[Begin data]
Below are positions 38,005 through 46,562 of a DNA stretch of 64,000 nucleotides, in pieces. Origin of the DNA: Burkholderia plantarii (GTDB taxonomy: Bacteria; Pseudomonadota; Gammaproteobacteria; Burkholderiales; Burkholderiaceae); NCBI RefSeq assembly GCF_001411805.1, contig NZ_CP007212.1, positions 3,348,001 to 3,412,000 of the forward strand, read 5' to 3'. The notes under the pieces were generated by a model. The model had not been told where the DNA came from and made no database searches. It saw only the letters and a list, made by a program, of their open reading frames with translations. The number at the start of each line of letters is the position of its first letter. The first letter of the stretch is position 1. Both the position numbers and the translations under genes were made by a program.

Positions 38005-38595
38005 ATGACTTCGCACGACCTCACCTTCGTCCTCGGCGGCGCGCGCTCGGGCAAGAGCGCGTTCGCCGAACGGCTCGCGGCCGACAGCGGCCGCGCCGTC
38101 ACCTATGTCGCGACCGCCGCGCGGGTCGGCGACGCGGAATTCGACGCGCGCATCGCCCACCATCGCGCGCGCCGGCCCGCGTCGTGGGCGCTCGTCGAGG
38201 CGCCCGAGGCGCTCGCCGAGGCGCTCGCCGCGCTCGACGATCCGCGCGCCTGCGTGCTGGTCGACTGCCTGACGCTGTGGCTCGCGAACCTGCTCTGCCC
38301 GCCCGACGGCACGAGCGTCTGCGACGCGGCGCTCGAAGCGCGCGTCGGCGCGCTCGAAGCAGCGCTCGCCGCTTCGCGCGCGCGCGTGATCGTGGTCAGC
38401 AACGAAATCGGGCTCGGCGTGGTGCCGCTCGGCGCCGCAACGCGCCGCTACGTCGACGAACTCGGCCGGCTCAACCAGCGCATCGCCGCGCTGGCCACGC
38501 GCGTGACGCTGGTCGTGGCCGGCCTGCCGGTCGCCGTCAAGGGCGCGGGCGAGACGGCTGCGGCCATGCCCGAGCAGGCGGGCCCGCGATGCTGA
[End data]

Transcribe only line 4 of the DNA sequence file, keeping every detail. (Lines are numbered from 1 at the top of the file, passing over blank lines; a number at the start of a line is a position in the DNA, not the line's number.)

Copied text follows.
38101 ACCTATGTCGCGACCGCCGCGCGGGTCGGCGACGCGGAATTCGACGCGCGCATCGCCCACCATCGCGCGCGCCGGCCCGCGTCGTGGGCGCTCGTCGAGG